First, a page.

Some Nintendo games I remember liking the first time around. Others I didn’t appreciate until much, much later. Shadowgate definitely falls into the second category. It was utterly incomprehensible to my 9-year-old brain and didn’t make a lick of sense until almost ten years later when my friend and I committed to staying up as long as it took to finish it.
You could say I’m excited about the Kickstarter for the Shadowgate remake that started up over the weekend, but that would be a huge understatement.
To call the game a remake might put some inaccurate images into your head. This isn’t simply an HD update or even a more involved modernizing like the Monkey Island games, but more a total overhaul. It’s closer to the difference between Evil Dead and Evil Dead 2: roughly the same premise, but more than enough differences to matter.
Shadowgate, coming to PC, Mac, and tablets, was originally announced this summer by Zojoi. The game will include animated, high resolution artwork, new rooms and new puzzles, as well as a fully-orchestrated version of the classic NES soundtrack (in addition to the original soundtrack).
Last week, Polygon interviewed Zojoi co-founder David Marsh about the game and the Kickstarter, and fans of the original have a lot to be excited about.
Talking about puzzles, Marsh told Polygon that a hint system is being considered; it originally appeared only in the NES version. It would be scaleable to the difficulty level. Some puzzles are being removed entirely if the developers have found them to be too straightforward to count as a puzzle or too random to have any discernible logic.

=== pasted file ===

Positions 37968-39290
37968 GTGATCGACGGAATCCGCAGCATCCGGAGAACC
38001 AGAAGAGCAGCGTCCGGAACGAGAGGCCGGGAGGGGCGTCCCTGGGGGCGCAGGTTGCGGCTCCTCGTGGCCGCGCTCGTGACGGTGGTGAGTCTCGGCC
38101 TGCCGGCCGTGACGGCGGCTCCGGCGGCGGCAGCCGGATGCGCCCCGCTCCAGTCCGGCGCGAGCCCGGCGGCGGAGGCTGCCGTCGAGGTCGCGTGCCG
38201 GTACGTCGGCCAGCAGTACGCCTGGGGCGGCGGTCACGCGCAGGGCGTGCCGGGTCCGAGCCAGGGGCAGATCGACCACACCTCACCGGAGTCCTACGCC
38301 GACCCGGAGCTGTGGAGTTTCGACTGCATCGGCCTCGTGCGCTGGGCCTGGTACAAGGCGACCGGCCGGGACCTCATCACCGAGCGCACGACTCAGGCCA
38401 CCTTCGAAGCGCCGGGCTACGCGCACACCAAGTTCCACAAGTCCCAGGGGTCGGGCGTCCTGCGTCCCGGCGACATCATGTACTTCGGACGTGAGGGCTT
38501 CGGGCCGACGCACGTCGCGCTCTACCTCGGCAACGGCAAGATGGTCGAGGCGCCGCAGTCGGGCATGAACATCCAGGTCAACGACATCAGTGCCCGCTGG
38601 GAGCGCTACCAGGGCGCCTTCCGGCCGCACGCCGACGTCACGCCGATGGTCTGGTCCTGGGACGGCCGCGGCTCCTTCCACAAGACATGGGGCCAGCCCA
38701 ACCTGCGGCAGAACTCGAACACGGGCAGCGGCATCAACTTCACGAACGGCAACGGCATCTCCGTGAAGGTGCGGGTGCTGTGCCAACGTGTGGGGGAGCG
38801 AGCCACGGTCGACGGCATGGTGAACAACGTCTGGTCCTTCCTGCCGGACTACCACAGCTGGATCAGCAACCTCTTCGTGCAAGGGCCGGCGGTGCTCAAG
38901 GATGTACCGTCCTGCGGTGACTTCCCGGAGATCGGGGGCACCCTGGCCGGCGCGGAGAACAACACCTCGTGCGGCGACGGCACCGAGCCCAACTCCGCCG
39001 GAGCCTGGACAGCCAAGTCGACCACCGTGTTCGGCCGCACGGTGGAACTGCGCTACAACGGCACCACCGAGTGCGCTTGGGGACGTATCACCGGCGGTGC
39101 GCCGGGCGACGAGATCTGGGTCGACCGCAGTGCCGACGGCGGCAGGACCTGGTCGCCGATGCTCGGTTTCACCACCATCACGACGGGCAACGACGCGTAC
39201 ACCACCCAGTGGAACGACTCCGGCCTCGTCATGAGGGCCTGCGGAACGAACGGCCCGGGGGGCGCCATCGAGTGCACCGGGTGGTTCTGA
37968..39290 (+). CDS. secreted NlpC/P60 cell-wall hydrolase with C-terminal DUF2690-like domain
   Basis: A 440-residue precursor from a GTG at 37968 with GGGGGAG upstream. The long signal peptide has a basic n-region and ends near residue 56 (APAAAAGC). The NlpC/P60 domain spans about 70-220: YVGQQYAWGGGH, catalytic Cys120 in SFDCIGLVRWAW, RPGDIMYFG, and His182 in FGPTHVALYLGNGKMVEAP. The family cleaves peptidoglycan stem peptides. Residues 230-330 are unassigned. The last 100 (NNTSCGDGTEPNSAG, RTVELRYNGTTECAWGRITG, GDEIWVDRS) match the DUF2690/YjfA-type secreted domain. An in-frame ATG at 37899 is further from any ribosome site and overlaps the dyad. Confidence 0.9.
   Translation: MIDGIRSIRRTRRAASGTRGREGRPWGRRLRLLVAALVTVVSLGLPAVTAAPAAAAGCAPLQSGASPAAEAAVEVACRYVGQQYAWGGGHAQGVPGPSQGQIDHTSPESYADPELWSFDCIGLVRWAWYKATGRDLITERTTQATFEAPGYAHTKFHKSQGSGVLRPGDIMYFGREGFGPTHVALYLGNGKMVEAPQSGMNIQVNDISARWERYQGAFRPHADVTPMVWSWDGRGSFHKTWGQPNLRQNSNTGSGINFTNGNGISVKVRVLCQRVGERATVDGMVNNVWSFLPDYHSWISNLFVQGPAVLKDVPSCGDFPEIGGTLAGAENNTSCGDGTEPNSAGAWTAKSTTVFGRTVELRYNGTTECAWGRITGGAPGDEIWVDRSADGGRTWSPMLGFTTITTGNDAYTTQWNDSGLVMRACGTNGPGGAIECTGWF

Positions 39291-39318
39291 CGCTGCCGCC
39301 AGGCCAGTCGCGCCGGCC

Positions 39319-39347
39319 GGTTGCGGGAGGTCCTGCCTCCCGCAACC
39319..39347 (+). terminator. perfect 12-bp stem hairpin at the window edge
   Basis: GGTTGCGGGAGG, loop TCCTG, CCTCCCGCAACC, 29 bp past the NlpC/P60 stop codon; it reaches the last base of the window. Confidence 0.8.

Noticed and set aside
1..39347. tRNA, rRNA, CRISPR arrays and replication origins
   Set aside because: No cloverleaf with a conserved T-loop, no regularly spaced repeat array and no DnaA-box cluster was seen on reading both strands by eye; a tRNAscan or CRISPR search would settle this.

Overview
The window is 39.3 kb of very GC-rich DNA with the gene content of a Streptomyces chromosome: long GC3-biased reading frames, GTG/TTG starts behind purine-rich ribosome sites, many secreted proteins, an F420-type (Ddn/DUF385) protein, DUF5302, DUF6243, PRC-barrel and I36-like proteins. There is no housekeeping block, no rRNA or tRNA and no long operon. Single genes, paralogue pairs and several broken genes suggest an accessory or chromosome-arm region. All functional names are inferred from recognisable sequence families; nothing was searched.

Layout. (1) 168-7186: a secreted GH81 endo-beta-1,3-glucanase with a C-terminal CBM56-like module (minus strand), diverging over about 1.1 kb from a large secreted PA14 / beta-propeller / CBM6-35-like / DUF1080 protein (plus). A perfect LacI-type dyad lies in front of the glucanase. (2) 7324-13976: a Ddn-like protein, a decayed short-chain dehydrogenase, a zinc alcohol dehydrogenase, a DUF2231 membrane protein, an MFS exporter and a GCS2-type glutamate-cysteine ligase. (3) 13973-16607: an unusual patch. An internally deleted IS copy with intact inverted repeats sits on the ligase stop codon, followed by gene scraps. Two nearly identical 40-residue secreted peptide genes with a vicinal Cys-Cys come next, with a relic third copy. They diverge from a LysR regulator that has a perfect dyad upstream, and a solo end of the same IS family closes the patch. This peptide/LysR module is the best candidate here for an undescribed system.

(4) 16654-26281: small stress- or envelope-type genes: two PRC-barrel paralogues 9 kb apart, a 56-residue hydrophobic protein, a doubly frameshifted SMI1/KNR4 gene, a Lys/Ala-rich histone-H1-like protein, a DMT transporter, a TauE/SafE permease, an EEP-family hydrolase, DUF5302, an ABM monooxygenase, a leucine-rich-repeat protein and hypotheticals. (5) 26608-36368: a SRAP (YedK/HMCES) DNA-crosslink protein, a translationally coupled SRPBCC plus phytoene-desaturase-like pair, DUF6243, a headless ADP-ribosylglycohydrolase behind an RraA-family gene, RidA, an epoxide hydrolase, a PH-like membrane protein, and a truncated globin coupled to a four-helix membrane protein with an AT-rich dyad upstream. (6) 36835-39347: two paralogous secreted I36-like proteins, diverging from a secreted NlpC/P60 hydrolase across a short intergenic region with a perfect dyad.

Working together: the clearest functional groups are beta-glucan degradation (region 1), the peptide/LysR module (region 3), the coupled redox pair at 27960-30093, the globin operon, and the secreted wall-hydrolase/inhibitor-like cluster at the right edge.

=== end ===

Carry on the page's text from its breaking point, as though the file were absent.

Marsh also talked about torches, one of the crucial game mechanics of the original game. They act as a sort of timer for the game; you only last as long as your light holds out. Stumbling around a maze of a castle in pitch blackness is a quick way to a broken neck and Shadowgate didn’t pretend anything else.
With that said, Marsh pointed out that while torches will be an integral part of the game, it won’t be exactly the same was it was before:
“One of the things that players always talked about was torches, always having them available, and death, which was around every corner in Shadowgate. Those are things that we want. We’re kind of excited about this one, because we’ve learned a ton in the past 20 years about balancing out the torches a bit better.”
Finally, Marsh talked about stretch goals. Getting the base game right is important, but Marsh and the team would like to include cutscenes that would flesh out–pun intended–some of the game’s myriad deaths as well as the game’s backstory, which in the original was just a few lines of text.
I don’t usually bother with many Kickstarters, but this grotesque, dark, and brutal puzzler is one of my favorites, and the appeal of seeing it again, fresh and new, with art like that pictured at the top, is undeniable.
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